Thursday, November 5, 2009

Pre- and post- game process - Part I

I'm finding that more and more, in order to continue being a successful poker player, one needs to maintain discipline at all times. Discipline includes more than just playing your "A" game at the table, but putting in time after the game is over to review your hand histories, as well as education and researching. The following is part of a series of four posts that I will be posting dealing with my pre- and post- game process.

Working full time as an engineer, if I have learned anything, I have learned that process is critical to success. Although process can be tedious at times, the simple fact is that if a process is not in place, quality inevitably decreases and issues with the product eventually surface. Poker should be no different than an engineering exercise; in fact the parallels are uncanny. The "product" is the game you play, the thought process you use, and the winnings you take off the field. Forgoing the process once in awhile, aka short-cutting, will, for the most part, allow you to get away without decreased results. However, total long term neglect to the process will, without a doubt, net you decreased profits - and perhaps a session or multiple sessions loss. What is important here is formulating a process and sticking to it with the discipline talked about earlier.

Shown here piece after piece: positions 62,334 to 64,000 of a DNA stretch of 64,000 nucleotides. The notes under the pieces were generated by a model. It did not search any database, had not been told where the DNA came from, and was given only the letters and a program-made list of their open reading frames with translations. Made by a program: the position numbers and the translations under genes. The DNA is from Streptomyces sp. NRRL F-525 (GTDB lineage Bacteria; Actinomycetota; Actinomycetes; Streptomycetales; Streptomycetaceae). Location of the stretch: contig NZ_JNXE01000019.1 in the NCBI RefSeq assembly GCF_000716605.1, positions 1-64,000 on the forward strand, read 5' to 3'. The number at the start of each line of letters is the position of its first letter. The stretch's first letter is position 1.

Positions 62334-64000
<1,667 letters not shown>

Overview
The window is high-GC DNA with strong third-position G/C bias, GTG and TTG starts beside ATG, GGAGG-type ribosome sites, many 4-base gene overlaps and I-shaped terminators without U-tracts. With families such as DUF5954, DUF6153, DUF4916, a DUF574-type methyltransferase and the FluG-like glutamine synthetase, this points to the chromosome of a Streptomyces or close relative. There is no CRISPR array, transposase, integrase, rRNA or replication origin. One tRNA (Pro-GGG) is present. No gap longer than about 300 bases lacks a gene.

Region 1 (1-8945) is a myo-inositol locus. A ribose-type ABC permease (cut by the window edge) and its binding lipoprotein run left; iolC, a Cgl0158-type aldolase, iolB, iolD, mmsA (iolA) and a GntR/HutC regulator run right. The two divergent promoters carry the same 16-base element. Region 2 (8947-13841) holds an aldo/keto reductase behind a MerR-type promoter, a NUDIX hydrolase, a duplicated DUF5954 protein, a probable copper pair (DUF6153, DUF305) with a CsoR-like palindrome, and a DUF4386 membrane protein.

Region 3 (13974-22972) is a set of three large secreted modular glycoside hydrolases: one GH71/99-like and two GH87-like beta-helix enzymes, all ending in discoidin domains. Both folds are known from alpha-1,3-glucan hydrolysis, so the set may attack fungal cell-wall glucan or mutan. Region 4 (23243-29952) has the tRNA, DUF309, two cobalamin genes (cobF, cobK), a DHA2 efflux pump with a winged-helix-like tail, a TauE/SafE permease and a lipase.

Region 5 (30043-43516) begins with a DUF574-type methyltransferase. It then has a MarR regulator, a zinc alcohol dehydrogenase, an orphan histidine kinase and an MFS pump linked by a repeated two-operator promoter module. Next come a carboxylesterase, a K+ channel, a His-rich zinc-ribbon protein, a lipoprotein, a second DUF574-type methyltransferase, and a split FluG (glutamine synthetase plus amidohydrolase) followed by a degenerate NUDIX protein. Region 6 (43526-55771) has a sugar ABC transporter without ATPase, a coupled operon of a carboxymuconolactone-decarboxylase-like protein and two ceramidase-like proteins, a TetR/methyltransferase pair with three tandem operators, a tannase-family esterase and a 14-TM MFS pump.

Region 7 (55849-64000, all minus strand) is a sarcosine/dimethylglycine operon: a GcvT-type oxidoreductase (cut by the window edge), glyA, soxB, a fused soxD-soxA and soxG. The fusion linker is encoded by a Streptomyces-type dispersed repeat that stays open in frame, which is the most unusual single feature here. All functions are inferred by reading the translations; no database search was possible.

The Hand Review

As part of my process, I am continually reviewing my Poker Tracker database hand histories, looking back at my hands (major and minor pots) to see what I did correctly and what I did incorrectly. More frequently, I look at the major hands (I sort by pot size and look at the max gain / max loss), but I also look through the middle sections (smaller wins or losses) to find hidden issues or leaks with my game. Every once in awhile, it is necessary to dissect overall profitability from individual hands (i.e. Known Starting Hands Summary) to find your profit centers and loss hands (I was a losing player with The Poker Meister J9s, last month :-( ). In my opinion, the hand review is tantamount to maximizing profit while playing the game.

In my mind, I exercise the Six Sigma (6σ) strategy to cut down these issues and / or formulate appropriate strategies to combat putting myself in the awkward losing spots or not getting enough value out of the hand in the winning spots. 99% of the time, I always have issue with at least one hand in the session, where I either misread my opponent's strength or weakness and made an inappropriate move. Part of my "improvement" process includes posting hand histories to this blog - where I have an opportunity to get outside opinions on my play. Another part of my "improvement" process is discussing the questionable hands with other poker players whose game I respect. Hand history review accounts for around 30% of my non-playing time.


  1. Does Poker Tracker let you mark hands while you play for review later. I find this one of the biggest plusses to Holdem Manager.

  2. Yup. You can mark for review and later play back. That's one of the ways I mark a hand for posting on this blog.


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